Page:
Even more authoritative about the role of magnesium in migraine prophylaxis is the conclusion of the systematic reviewpublished in the journal Headache in 2017 titledMagnesium in migraine prophylaxis-is there an evidence-based rationale? a systematic review. The authors, Alexander von Luckner and Franz Riederer, found grade C, or possibly effective, evidence in support of the preventative role of magnesium in migraine. Going further, Charly Gaul and colleagues, publishing in the Journal of Headache and Pain in 2015, reported that adding riboflavin and coenzyme Q10 significantly increased the beneficial effect of magnesium.
There is however a dampener to the celebrity status of magnesium in the migraine prophylaxis saga: some reports simply found insufficient evidence for it. One such paper, published in the journal Cephalalgia in 2014 is titled An evidence-based review of oral magnesium supplementation in the preventive treatment of migraine. The authors, Levi Teigen and Christopher Boesy, reviewed 16 relevant studies and concluded that “the strength of evidence supporting oral magnesium supplementation is limited at this time“. But even then, they appreciate that absence of evidence is not the evidence of absence. They therefore did not dismiss the potential benefit of magnesium in migraine, and had no objection to migraineurs supplementing their dietary magnesium intake. As this paper was published in 2014, a lot has clearly passed under the bridge since then.
Magnesium in the acute treatment of migraine has also been under scrutiny, and one such searchlight was shone by Hsiao-Yean Chiu and colleagues in their paper cited above. After reviewing 11 relevant studies comprising 948 subjects, they found that “intravenous magnesium significantly relieved acute migraine“. It is reassuring that two older papers also came to the same conclusion; the first, by ME Bigal and colleagues, was published in the journal Cephalalgia in 2002, and the second, by Şeref Demirkaya and colleagues, is reported in the journal Headache in 2004. Both papers revealed that 1000mg of magnesium sulfate intravenously was effective in aborting acute migraine attacks, especially if the attacks are associated with auras. Furthermore, writing in the journal Clinical Neurology and Neurosurgery in 2019,Fanny Xu and colleagues found that magnesium is effective even in status migrainosus, the most pernicious form of acute migraine.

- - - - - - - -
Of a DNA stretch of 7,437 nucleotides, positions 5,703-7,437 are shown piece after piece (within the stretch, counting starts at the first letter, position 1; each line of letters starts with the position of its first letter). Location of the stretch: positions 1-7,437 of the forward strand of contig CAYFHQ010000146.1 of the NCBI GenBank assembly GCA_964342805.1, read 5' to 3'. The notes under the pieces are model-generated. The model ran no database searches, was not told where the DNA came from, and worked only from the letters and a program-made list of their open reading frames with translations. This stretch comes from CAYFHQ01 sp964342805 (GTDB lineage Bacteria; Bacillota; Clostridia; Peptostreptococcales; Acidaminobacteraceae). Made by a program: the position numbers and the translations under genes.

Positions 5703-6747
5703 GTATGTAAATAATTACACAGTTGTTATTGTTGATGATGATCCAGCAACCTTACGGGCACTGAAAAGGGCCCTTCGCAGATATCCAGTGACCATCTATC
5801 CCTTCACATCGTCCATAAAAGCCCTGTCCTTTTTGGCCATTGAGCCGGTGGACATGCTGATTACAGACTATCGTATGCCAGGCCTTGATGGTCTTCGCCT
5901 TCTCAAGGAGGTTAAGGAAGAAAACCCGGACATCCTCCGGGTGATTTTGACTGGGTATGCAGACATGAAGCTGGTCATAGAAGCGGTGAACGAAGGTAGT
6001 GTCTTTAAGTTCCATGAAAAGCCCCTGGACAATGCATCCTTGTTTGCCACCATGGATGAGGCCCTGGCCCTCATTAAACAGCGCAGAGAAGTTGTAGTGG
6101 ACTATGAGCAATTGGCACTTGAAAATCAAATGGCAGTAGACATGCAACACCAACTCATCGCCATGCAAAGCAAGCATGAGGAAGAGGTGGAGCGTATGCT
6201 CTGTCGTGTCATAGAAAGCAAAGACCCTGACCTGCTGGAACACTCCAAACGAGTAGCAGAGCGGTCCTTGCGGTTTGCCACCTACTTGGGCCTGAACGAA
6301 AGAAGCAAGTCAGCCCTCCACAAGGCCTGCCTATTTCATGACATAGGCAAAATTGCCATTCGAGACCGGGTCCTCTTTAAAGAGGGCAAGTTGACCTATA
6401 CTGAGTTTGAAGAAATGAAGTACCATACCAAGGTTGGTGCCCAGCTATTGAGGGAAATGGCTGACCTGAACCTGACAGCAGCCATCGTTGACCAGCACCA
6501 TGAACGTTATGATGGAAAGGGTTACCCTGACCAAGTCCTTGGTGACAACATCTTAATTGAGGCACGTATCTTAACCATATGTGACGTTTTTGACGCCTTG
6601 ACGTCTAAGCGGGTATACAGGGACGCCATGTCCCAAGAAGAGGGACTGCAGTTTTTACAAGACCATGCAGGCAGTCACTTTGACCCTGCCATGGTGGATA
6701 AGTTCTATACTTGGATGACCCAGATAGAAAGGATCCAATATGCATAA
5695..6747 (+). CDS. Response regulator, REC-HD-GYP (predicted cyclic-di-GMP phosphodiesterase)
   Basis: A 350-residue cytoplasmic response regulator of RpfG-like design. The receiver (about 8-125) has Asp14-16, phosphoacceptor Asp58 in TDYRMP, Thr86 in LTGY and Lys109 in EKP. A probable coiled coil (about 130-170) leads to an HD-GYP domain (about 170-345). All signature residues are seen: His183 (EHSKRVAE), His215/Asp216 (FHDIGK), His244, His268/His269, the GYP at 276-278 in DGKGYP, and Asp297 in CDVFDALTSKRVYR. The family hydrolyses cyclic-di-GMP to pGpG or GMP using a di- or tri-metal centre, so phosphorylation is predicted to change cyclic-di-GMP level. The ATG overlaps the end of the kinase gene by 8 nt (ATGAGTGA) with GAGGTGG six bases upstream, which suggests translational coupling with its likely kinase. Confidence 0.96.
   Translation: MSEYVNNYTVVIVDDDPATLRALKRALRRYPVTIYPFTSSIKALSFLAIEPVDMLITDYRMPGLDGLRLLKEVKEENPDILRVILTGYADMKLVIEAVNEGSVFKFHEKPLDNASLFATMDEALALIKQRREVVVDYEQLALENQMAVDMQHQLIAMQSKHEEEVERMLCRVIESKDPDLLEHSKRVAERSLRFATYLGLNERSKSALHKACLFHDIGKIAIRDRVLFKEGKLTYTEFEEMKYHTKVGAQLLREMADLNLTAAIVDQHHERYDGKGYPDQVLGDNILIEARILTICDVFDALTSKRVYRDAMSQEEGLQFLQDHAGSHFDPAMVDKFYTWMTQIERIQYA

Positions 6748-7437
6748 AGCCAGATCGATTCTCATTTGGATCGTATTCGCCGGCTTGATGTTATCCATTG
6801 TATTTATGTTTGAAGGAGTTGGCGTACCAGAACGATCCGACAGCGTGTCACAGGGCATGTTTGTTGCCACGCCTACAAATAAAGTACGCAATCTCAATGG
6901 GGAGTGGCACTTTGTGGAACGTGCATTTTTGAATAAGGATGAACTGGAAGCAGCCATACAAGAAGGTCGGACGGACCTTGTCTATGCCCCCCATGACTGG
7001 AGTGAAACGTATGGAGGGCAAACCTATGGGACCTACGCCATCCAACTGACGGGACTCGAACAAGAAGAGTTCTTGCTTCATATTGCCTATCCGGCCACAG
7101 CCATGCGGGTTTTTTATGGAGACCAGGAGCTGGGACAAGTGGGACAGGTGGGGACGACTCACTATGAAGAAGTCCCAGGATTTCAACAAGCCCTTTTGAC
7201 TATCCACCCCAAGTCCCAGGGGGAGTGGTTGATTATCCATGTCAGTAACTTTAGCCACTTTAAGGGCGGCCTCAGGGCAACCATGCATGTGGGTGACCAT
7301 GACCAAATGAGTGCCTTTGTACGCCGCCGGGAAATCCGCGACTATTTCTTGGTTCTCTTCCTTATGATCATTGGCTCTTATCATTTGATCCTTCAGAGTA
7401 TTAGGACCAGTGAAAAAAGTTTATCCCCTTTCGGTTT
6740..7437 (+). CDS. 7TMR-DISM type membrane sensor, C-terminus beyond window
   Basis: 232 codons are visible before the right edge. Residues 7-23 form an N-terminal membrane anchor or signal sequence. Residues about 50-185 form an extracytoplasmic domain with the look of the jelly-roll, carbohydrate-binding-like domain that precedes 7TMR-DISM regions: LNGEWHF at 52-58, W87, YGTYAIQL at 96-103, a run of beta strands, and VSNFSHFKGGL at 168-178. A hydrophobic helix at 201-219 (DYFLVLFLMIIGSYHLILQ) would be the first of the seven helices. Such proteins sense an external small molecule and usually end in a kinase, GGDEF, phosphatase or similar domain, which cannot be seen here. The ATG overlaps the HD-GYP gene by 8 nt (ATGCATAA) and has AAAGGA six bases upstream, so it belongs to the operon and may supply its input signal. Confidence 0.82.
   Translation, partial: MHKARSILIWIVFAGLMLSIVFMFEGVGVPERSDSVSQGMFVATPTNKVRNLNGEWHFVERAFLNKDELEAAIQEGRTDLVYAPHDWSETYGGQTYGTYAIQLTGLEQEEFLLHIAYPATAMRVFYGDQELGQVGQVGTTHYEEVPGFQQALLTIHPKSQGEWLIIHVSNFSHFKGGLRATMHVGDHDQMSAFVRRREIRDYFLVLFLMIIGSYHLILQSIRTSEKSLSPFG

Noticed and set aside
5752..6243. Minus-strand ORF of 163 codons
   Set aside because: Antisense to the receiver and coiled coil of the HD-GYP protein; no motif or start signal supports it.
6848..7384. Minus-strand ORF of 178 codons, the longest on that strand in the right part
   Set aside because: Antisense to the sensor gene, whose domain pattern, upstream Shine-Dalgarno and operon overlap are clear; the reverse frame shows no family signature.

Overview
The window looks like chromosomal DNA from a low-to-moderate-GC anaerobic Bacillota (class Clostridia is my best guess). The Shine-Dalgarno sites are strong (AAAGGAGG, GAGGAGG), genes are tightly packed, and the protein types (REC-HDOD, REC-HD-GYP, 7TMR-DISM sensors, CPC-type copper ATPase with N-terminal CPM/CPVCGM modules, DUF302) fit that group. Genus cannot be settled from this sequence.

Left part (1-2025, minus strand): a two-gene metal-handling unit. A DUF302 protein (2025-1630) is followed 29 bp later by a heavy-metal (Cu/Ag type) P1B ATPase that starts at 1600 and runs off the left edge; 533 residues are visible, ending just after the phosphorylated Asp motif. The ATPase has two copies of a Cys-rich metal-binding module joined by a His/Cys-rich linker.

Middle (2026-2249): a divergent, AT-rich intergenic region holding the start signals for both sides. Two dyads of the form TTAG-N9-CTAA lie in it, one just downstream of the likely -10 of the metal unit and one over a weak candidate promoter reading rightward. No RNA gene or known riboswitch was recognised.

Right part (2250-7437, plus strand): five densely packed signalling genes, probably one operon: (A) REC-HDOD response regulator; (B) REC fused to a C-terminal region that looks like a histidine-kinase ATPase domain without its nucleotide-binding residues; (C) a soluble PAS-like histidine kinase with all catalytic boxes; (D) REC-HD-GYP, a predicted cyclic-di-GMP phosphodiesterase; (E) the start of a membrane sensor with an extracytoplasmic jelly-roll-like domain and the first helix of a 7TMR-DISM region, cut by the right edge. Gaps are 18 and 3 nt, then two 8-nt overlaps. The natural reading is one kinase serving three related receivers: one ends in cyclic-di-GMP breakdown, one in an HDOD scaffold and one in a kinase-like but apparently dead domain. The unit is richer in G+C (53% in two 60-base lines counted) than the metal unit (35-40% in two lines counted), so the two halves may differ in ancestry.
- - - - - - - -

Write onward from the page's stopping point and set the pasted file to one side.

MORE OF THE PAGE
But, as you guessed, the verdict on the benefit of magnesium in acute migraine is far from unanimous. For example, Y Ceteand colleagues, publishing their case series of emergency department patients in the journal Cephalagia in 2005, reported that magnesium is no better than placebo for acute migraine. Furthermore, Hyun Choi and Nandita Parmar in their meta-analysis, published in the European Journal of Emergency Medicine in 2014, said intravenous magnesium “failed to demonstrate a beneficial effect”in acute migraine. Arpad Pardutz and Laszlo Vecsei, commenting in the Journal of Neural Transmission in 2012, even discouraged the use of magnesiumbecause there are more effective treatment options.